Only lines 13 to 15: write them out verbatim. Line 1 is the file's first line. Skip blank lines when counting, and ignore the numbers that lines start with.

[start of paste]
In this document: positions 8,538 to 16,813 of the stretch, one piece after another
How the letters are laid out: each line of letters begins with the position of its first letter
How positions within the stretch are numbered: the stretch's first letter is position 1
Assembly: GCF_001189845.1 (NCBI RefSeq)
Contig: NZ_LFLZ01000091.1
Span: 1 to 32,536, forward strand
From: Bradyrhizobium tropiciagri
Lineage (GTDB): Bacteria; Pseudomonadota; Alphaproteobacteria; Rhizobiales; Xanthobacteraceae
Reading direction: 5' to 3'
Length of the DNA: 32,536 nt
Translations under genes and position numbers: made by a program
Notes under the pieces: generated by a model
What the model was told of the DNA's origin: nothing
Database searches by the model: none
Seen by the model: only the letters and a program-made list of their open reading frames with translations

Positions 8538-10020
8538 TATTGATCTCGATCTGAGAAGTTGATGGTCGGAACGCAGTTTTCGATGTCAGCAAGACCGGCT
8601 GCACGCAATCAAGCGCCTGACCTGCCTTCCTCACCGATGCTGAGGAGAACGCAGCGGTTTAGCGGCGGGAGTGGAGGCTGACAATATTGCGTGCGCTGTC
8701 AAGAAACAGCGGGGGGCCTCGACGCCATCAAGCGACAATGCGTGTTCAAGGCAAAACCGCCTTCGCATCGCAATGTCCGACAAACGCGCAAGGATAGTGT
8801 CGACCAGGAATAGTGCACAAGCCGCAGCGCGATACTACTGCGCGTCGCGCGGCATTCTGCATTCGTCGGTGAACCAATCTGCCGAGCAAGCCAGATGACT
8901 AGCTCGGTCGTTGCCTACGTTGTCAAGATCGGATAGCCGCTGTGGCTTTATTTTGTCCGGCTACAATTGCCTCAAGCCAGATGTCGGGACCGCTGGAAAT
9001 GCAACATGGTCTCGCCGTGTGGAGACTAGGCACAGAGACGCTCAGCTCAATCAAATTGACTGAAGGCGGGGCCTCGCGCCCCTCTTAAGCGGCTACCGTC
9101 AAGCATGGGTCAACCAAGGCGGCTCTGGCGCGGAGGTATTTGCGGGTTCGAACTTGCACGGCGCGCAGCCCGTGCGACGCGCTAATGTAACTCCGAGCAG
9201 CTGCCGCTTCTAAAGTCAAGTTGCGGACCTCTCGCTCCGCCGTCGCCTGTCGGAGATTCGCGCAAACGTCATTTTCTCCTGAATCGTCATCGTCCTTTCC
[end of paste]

What the model was told of the DNA's origin: nothing
Database searches by the model: none
Seen by the model: only the letters and a program-made list of their open reading frames with translations